After Austria clash, is this the end of Max Verstappen and Lando Norris’s bromance?

The leading duo in Formula One for quite some time now, this skirmish had been coming for a while. Ever since Lando Norrisinaugural win some eight weeks ago in Miami, his close friend and regular padel-playing partner Max Verstappen was not going to allow his pal to steal his thunder for much longer. They came close to clashing on track at the end of the race in Imola in May. Close again last week in Barcelona. But this time, under the watchful gaze of the Styrian mountains and orange-clad Dutch army, the inevitable flashpoint arrived.

After two close shaves – in which Norris implored to his team and the stewards that race leader Verstappen was moving under braking, an illegal manoeuvre – it would be three and out for both in this dramatic finale to the Austrian Grand Prix. On lap 64 of 71, once more at the tricky, uphill run-up to turn three at the Red Bull Ring, Norris this time opted for the outside. Verstappen darted to the left, they touched. Both then attempted to steer around the clockwise hairpin, they touched again.

It wasn’t a massive shunt. It wasn’t Hamilton-Verstappen, Silverstone 2021. But it was enough.

Both were left with punctures and, by the time they’d limped back to the pits, George Russell has capitalised to take the lead and the victory. Verstappen was fortunate, unaffected by a 10-second time penalty dished out for the collision, to finish fifth. Norris was not so lucky and, due to the damage to his McLaren car, was forced to retire.

While Norris slammed his friend for “ruining his race”, labelling his defensive moves under braking as “desperate” and “reckless”, the most cutting words came from the softly spoken McLaren team principal Andrea Stella. Usually so calm, Stella was irrevocably fierce in his opinion and even brought back memories of that most titanic of title tussles three years ago.

“I see that the entire population in the world know who is responsible except for a group of people,” he told Sky F1. “The problem behind it is that if you don’t address these things, they will come back.

“They have come back today because they were not addressed properly in the past when there were some fights with Lewis [in 2021]. That needed to be punished in a harsher way. You learn how to race in a certain way, which we can consider fair and square.

“The fact is that we have so much respect for Red Bull and Max. They don’t need to do this as a way to almost compromise your reputation. Why would you do that?”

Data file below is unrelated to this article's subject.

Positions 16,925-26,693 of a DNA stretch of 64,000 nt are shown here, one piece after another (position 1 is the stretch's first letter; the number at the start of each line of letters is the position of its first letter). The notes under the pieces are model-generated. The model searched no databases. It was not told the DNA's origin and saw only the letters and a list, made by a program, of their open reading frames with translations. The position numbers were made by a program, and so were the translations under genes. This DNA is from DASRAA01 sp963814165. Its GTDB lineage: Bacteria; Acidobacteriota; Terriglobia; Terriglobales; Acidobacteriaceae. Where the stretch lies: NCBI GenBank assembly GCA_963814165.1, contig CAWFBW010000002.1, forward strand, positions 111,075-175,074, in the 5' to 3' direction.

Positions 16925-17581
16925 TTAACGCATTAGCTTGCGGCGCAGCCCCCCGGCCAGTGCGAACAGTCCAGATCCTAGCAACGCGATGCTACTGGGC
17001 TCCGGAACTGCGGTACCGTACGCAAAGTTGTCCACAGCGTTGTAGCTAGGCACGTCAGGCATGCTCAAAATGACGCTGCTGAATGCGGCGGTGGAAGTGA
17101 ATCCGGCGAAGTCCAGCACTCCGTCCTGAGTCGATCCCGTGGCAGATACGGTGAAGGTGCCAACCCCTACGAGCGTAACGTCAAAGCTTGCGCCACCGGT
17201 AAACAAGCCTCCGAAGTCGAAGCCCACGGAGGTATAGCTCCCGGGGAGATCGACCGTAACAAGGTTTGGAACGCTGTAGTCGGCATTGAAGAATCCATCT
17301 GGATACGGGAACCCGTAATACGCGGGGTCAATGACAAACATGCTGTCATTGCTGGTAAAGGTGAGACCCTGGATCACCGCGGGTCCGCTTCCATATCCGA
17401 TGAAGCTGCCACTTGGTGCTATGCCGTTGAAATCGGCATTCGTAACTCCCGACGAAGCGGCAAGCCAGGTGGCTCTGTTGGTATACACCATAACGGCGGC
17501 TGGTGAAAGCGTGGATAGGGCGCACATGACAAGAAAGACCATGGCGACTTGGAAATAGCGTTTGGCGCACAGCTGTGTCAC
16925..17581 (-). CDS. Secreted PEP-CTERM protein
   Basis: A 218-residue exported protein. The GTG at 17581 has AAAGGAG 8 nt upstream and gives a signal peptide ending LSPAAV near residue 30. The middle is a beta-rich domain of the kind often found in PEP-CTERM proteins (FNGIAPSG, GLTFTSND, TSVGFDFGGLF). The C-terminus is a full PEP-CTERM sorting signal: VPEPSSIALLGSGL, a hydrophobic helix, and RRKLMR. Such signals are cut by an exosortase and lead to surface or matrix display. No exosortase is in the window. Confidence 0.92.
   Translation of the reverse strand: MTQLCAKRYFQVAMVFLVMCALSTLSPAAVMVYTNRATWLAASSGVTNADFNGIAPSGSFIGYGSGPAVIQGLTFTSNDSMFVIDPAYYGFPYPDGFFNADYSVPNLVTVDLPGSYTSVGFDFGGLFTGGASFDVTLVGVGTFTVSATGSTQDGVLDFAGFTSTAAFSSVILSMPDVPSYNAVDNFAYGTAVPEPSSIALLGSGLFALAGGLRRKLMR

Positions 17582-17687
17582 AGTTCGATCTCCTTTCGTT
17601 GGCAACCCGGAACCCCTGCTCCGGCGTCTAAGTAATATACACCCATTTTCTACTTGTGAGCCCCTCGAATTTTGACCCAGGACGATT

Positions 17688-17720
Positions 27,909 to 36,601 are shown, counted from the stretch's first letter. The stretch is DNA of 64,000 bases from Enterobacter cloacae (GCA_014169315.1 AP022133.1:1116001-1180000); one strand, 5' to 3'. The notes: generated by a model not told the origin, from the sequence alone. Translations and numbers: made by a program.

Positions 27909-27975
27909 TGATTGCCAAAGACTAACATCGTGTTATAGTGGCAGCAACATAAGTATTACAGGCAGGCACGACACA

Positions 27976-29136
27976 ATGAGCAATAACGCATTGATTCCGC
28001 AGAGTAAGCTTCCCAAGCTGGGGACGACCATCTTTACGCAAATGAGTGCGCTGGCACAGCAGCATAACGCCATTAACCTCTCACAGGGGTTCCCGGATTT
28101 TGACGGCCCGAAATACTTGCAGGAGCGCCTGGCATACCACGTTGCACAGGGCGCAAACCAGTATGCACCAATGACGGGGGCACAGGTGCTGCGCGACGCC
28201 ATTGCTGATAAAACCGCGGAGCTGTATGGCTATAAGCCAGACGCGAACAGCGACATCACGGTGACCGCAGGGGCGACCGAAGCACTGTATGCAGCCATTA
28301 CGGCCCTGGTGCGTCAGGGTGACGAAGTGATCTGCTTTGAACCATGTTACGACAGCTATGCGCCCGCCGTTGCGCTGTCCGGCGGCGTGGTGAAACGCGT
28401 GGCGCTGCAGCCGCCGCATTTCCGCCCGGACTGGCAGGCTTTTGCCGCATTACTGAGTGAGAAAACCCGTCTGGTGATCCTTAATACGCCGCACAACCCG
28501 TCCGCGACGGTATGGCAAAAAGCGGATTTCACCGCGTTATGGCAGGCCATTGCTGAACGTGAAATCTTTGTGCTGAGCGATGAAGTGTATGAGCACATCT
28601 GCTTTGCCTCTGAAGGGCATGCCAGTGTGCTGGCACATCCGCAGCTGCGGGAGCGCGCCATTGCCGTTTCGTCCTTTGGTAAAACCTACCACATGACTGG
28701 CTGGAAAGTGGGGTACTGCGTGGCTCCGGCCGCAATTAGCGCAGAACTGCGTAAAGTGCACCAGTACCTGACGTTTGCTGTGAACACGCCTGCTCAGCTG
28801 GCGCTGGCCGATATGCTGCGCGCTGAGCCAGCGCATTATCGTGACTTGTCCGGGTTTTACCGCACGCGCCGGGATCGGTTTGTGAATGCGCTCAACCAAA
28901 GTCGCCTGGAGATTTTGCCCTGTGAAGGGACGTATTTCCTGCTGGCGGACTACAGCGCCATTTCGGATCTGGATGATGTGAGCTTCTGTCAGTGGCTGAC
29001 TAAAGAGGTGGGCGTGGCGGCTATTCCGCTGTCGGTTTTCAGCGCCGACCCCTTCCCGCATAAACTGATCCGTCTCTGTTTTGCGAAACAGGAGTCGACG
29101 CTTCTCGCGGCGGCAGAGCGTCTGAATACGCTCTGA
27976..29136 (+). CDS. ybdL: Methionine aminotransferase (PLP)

For the first time in this ultra-dominant Red Bull era, Verstappen’s racing craft has been called into question. When Verstappen stormed onto the F1 scene at 17 years of age in 2015, his habit of sharply shifting his car in the braking zone, forcing the driver behind to quickly alter direction in order to avoid a crash, was heavily criticised. It resulted in some near-misses and big crashes.

Max Verstappen and Lando Norris enjoy a friendship off-track (Getty Images)
Max Verstappen and Lando Norris enjoy a friendship off-track (Getty Images)
McLaren team principal Andrea Stella slammed Verstappen’s defence on Sunday (Getty Images)
McLaren team principal Andrea Stella slammed Verstappen’s defence on Sunday (Getty Images)

Of course, 2021 was the season everyone remembers for some thrilling racing between Lewis Hamilton and Verstappen but, within that, came some on-the-limit, edge-of-a-cliff manoeuvres. Brazil that year, for instance, saw Verstappen go unpunished for forcing Hamilton off-track. It is likely this specific instance which Stella is indirectly referring to.

Verstappen, whose cheeriness of recent years had vanished post-race, was unwilling to accept full blame on Sunday.

“In the past, it’s [my braking] has been a complaint,” he admitted. “Now, I always move my wheel when I brake. It’s easy to say but I think the guy in the car knows what he’s doing.

“Everyone can have their opinion. I’m the one driving. From the outside, it’s easy to judge and comment.”

George Russell capitaised to win in F1 for just the second time (Getty Images)
George Russell capitaised to win in F1 for just the second time (Getty Images)

Norris, when asked whether he would seek out Verstappen, responded: “It depends what he says. If he says he did nothing wrong, I’ll lose a lot of respect for that. If he admits to being a bit stupid and running into me and being reckless, then I’ll have a small amount of respect.”

So consider that, respect lost.

It is a flashpoint which could represent something much more significant for the rest of this season and beyond. While Norris’ retirement allowed Verstappen to extend his championship lead to 81 points, the Bristolian will once again be buoyed by his car’s superior pace in the latter half of the race. It is becoming a common theme and, now, Norris will be desperate to convert the speed advantage into race wins.

Nowhere better would he like to do that than at his home race at Silverstone this coming weekend. Verstappen is not exactly the most popular man around there, either.

But for the pair of Monaco residents, who have so often been in fits of laughter in front of the cameras and enjoy a genuine friendship away from the circus of the F1 bubble, this is a low-point. The first cracks have started to show; much to the enthralment to the rest of us, desperate for an excitable sporting product once more.

The sport has a history of high-octane rivalries and, if Norris is serious about his desire to win a world championship, the creaking of this bromance with Verstappen was utterly foreseeable. And has now finally arrived.